I’ve been meditating most every day for the past ten years. I do fifteen minutes in the morning and a shorter session in the afternoon.
The results? I’m calmer. I play better tennis. I’m more patient. Focus better. It’s the best thing I’ve ever done for myself.
As part of my journey, I’ve read the books and listened to the great meditation teachers. Two have stood out above the rest.
Two fantastic meditation teachers
One is Peter Russell who I wrote an article about a few months ago (link). Peter’s voice and overall emphasis on relaxation and enjoyment of meditation strike a chord with me.
My favorite cue of Peter’s is to say to ourselves early in a session:
“I’m not trying to get to any special spiritual state. I’m just sitting here, following my breath. That’s all.”
The other teacher I’ve responded to is Adyashanti, formerly known as Stephen Gray, a really cool guy who lives in Northern California. Here’s one way Adya, as he’s known, sums up his view of things:
“The Truth I point to is not confined within any religious point of view, belief system, or doctrine, but is open to all and found within all.”
Adya also emphasizes relaxation in meditation. But he ventures into a really cool area that I haven’t seen others teach. Once we’ve warmed up in our session, situating ourselves and following our breath for a period, Adya teaches to sense our natural state of awareness.
What is our “natural state of awareness?” Just what it sounds like. It’s the awareness within us that’s always there. It’s our natural state.
Which brings us to Adya’s mind-blowing cue. After sitting with our natural state of awareness for a short while, he asks us to say this to ourselves:
“Now, see if you can get rid of the meditator…”
Did your head just explode? I love this!
Going from duality to nonduality
What’s this about? With virtually everything in meditation, there is a subject/object relationship. There is ME, the meditator (subject) following my BREATH (object). Or ME (subject) listening to the faint sounds of birds and cars outside (objects). Or ME (subject) repeating a mantra (object).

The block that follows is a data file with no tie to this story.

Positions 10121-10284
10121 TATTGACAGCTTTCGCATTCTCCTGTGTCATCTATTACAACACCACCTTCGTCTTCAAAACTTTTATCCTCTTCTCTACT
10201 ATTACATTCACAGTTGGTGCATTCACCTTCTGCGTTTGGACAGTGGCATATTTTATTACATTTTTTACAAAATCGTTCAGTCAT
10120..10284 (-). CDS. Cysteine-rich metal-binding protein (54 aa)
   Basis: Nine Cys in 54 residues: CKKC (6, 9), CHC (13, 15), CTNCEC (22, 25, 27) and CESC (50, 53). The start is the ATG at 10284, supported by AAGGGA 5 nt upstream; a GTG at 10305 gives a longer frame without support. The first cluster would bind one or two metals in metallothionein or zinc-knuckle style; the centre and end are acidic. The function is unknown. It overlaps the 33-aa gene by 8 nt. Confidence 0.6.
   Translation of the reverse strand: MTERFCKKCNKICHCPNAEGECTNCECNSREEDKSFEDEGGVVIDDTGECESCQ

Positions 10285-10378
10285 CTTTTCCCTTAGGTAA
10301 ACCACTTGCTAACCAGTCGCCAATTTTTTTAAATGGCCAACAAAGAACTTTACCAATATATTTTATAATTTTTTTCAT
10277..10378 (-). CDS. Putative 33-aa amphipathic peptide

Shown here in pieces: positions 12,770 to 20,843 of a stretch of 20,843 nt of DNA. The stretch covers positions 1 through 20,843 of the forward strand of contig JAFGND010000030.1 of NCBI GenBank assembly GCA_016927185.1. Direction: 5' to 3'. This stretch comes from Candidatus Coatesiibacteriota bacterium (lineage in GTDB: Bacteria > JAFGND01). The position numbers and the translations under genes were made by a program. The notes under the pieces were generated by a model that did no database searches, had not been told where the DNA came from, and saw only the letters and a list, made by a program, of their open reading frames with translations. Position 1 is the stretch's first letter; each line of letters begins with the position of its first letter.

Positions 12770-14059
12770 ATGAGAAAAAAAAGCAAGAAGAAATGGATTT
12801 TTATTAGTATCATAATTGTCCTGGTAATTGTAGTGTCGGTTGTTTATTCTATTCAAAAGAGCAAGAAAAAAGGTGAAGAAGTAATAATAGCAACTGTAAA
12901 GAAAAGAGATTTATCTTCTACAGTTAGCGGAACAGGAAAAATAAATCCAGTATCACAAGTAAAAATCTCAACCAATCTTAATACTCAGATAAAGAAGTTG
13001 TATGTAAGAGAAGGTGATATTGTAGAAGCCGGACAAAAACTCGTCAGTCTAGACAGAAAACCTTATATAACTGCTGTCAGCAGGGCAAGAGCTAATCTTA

The key is that there is dualism, two entities. Subject/object.
What Adya is asking us to do, by getting rid of the meditator, is to simply BE that natural state of awareness inside.
You want to know why that is so massive and mind-blowing? Because it’s a microcosm of the END of the spiritual journey.
The endpoint of the spiritual path
What is that end? It’s the ego withering away and leaving us as only pure consciousness/natural awareness. It’s reaching a state of nonduality. No more subject/object.
That’s what high beings like the Buddha, Ramana Maharshi, Meher Baba and Neem Karoli Baba achieved. Adya invites us, with this cue, to see if we can experience a taste of that state.
I hope this makes sense. If not, skewer me in the comments section.
To sum up:
-Get to the point in your session where you are calm, relaxed and focused. For me, that’s going to be ten minutes, on a good day.
-Then sense the natural state of awareness flowing inside you.
-Then direct yourself to eliminate the meditator.
-Finally, see if you can simply exist as that natural state of awareness.
Why is ‘existing as our natural state of awareness’ so critical?
Because that natural state of awareness is who we are, at the deepest level.
And that, my friends, is why this cue blows me away…
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